Doddridge County, West Virginia
|Founded||February 4, 1845|
|Named for||Philip Doddridge|
|Largest town||West Union|
|• Total||320 sq mi (800 km2)|
|• Land||320 sq mi (800 km2)|
|• Water||0.8 sq mi (2 km2) 0.2%%|
| • Estimate |
|• Density||26/sq mi (9.9/km2)|
|Time zone||UTC−5 (Eastern)|
|• Summer (DST)||UTC−4 (EDT)|
Doddridge County is part of the Clarksburg, West Virginia, WV Micropolitan Statistical Area.
The area that became Doddridge County, Virginia — now West Virginia — was first settled in the late 1780s by James Caldwell, who owned 20,000 acres (81 km2) of land that included present West Union. Caldwell sold this land to Nathan Davis, Jr (1772-1866) and his brothers Joseph and William about 1807. They in turn sold 16,000 acres (65 km2) to Lewis Maxwell (1790-1862), a Virginia Assembly delegate in the 1820s who later became a U.S. Congressman. In 1828 Ephraim Bee, Sr (1802–1888) and his wife Catherine established a log home on Meathouse Fork of Middle Island Creek, now part of West Union. They built an Inn across the "Creek" (really a river) at what was then called Lewisport (Congressman Maxwell's namesake), below a blockhouse on the Northwestern Turnpike. The "Beehive Inn" became a popular place for travelers and locals to meet, refresh themselves and re-provision. Bee operated the first local blacksmith shop; a farm, stables, tannery and horse-racing track soon followed.
According to Ephraim's father, A.A. Bee: "The first bridge across Middle Island Creek [at West Union] was of hewed logs with a center abutment of stones. In the great flood of 1835 it was washed away". In 1842, a contract was awarded to the well-known civil engineer Claudius Crozet to build a covered bridge at West Union, as part of a series of public works along the Turnpike. Ephraim Bee was by this time a district officer, magistrate, state legislator, hotelier, and postmaster. As blacksmith, he made all the bolts and bands for the West Union Covered Bridge, completed in 1843.
Doddridge County was officially created in 1845 from parts of Harrison, Tyler, Ritchie, and Lewis Counties of what was then still Virginia. It was named for Philip Doddridge (1773–1832), the late statesman of western Virginia who was the leading voice for westerners during the Virginia Constitutional Convention of 1829–1830. When it was announced the new county would be formed, Ephraim Bee rallied to locate the county seat at Lewisport. But Nathan Davis, Jr (who was Ephraim's wife's uncle), William Fitz Randolph, and others, won out in favor of West Union, across the river on the south side. There Ethelbert Bond (Nathan's son-in-law and William's wife's cousin) laid out the town lots in regular fashion on land formerly owned by Davis.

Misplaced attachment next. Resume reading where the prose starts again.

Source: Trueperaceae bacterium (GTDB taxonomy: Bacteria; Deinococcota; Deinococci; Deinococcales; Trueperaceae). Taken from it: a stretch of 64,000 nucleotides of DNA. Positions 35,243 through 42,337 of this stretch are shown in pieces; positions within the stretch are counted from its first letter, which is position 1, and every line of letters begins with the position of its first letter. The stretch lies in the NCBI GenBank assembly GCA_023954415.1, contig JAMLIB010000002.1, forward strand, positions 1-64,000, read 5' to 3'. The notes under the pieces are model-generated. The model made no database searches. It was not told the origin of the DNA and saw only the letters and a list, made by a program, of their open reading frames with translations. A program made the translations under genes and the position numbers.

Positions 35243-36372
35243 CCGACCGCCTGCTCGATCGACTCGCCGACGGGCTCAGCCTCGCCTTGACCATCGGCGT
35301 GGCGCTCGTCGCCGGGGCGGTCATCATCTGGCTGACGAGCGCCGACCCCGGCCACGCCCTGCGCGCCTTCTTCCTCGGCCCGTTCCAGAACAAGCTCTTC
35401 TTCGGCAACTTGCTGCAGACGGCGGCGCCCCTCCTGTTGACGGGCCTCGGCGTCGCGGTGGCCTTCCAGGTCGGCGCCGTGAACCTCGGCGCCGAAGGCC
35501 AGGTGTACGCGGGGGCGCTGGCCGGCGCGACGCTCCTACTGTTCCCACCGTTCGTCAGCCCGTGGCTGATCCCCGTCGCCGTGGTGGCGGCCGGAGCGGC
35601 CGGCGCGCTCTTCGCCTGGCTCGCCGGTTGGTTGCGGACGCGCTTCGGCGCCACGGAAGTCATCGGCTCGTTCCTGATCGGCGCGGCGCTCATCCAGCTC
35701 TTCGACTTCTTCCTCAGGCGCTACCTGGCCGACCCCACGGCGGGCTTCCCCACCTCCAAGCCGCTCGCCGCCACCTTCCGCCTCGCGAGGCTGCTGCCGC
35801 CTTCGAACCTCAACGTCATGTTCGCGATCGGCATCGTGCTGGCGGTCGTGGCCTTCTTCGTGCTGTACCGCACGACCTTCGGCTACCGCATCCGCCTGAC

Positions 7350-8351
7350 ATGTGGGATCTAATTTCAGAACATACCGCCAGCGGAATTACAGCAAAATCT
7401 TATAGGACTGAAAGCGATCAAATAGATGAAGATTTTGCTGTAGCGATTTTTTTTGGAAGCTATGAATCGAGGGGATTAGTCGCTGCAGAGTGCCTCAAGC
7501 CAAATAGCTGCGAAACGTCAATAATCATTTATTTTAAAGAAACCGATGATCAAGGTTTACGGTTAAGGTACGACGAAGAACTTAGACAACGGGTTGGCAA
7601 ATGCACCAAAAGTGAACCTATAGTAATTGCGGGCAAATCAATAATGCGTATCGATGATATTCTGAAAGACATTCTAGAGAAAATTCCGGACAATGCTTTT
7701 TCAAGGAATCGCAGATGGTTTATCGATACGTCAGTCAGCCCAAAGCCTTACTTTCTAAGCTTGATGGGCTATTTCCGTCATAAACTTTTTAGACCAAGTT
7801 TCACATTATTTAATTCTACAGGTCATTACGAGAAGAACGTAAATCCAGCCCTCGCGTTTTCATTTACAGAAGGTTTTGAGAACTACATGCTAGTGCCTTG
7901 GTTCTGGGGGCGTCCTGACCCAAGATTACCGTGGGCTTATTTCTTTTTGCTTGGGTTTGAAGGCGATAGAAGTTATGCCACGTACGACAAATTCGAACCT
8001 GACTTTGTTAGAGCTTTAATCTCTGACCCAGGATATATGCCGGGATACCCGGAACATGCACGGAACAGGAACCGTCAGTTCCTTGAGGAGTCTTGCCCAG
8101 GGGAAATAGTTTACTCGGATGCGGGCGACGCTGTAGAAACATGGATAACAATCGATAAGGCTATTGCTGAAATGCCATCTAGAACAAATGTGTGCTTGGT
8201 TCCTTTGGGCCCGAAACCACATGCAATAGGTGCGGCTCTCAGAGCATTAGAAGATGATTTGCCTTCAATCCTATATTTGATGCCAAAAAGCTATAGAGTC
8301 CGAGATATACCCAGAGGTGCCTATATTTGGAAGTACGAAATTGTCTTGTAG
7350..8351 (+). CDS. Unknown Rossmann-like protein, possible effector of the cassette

On the night of March 27, 1858, a fire devastated the town of West Union.
West Virginia became a state following the Wheeling Conventions of 1861, after the American Civil War had begun.
In 1863, West Virginia's counties were divided into civil townships, with the intention of encouraging local government. This proved impractical in the heavily rural state, and in 1872 the townships were converted into magisterial districts. Doddridge County was divided into six districts: Central, Grant, McClellan, New Milton, Southwest, and West Union. A seventh district, Greenbrier, was created from part of New Milton in 1885; and an eighth, Cove, was formed from part of Southwest District between 1890 and 1900. The historic magisterial districts were consolidated into four new districts between 1980 and 1990: Beech, Maple, Oak, and Pine.
Maxwell Ridge — named for the Congressman's family — is said to have a cave (Gatrell Cave) that was used by the Underground Railroad in the years leading up to the Civil War. Another nearby grotto, Jaco Cave, is said to have been used for the same purpose and is also featured in a movie from the 1970s called “No Drums, No Bugles” which features some locals as well as Martin Sheen, father of Charlie Sheen.
The county seat of West Union was incorporated on July 20, 1881.
Oil and gas boom
Doddridge County's oil and gas industry was an enormous boon to residents. The county's first oil pool, at Center Point, was discovered ("brought in" as it was then termed) and drilled in 1892. This was an extension of the technology and boom of the western Pennsylvania oil and gas fields into Tyler and Doddridge Counties. Many farm owners, and sons of farm owners, split their time between their farmwork and the petroleum operations. Almost every local farm benefited from this as free gas was piped to the farmhouses of many landowners. Gas was soon used for heating, lighting, and cooking, which replaced the wood stoves, kerosene and candles of previous generations. By 1906, the Ideal Glass Factory opened to take advantage of the abundant natural gas. It was followed by the Doddridge County Window Glass Company. The two plants employed about 300 people. In later years a garment factory opened, but closed in the mid 1990s.